New home buyers may soon see some much-needed price relief, with reports saying that the lumber market bubble has finally “burst”.
Lumber prices rose to record highs during the height of the COVID-19 pandemic, adding significantly to the cost of buying a new home. But the price of lumber is now falling fast, more than 12% in the last week alone, to hit its lowest point so far this year.
Experts say the falling price of lumber will be welcome news for both builders and new home buyers. In the last year, rising lumber prices added around $18,600 to the price of a median new home, according to data from the National Association of Home Builders.
The price of lumber is now in decline due to a slowdown in the new home market caused by rising inflation and higher interest rates. Buying is now simply too expensive for many Americans, leading to lower demand. That has led to a glut in the lumber market, with inventories piling up. Lumber yards have reduced their orders and sawmills are therefore slashing their prices, Market Insider reported last week.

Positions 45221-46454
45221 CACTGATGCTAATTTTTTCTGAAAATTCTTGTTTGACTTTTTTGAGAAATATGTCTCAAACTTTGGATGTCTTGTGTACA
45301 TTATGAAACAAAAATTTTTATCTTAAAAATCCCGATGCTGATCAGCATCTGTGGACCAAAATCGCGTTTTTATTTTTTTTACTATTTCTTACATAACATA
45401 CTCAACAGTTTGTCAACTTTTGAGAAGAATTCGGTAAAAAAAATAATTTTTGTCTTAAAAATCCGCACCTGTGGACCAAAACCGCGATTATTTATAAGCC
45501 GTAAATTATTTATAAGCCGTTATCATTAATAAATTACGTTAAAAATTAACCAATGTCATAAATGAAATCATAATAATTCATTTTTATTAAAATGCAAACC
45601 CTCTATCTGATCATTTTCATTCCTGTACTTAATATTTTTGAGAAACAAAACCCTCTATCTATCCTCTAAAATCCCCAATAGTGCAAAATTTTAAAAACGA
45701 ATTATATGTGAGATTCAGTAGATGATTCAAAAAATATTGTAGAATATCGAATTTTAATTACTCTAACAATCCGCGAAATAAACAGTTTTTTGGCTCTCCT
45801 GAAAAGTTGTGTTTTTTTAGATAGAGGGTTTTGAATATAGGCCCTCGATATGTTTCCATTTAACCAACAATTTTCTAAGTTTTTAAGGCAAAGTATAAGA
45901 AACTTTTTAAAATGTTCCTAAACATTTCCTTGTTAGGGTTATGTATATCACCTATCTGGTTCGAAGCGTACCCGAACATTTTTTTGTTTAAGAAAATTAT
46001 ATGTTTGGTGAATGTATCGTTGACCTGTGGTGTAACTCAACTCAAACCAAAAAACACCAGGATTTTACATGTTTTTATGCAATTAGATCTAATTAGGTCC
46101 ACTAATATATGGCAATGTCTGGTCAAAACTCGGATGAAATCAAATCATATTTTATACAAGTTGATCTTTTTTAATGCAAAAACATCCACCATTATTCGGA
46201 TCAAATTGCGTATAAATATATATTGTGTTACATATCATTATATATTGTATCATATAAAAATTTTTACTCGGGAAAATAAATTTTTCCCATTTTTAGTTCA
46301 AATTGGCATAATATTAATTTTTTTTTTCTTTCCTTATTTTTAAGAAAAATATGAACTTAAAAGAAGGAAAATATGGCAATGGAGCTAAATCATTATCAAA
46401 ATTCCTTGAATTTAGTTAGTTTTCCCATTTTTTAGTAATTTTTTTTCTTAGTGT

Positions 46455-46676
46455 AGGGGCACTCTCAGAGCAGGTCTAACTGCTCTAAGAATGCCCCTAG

As of last week, lumber prices were down 47% from the beginning of the year. They are down 65% from the record high of $1,733 per thousand board feet. It’s a substantial price drop that experts believe will help to ease inflationary pressure on the housing market, allowing the cost of building a new home to come down.
Fastmarkets RISI lumber market economist Dustin Jalbert told Fortune that he believes the volatility seen in the lumber market is now over, unless a new and unforeseen economic crisis emerges.
“I think the worst is behind us now,” he said, though he acknowledged there is still some concern about what demand for lumber will look like in the second half of the year amid fears of a recession.
Kyle Little, chief operating officer at Sherwood Lumber, told Fortune that the
re’s still a lot of backlog in fulfilling demand and supply issues, which is what triggered the record-high prices in the first place. He said lumber producers are now focused on getting through their current commitments, and that once done we should see lower lumber prices.
According to Jalbert, he believes lumber prices will likely moderate between $450 and $600 per thousand board feet. He doesn’t forecast a collapse of the market though.
“There’s still decent underlying demand that will support housing construction,” he stressed.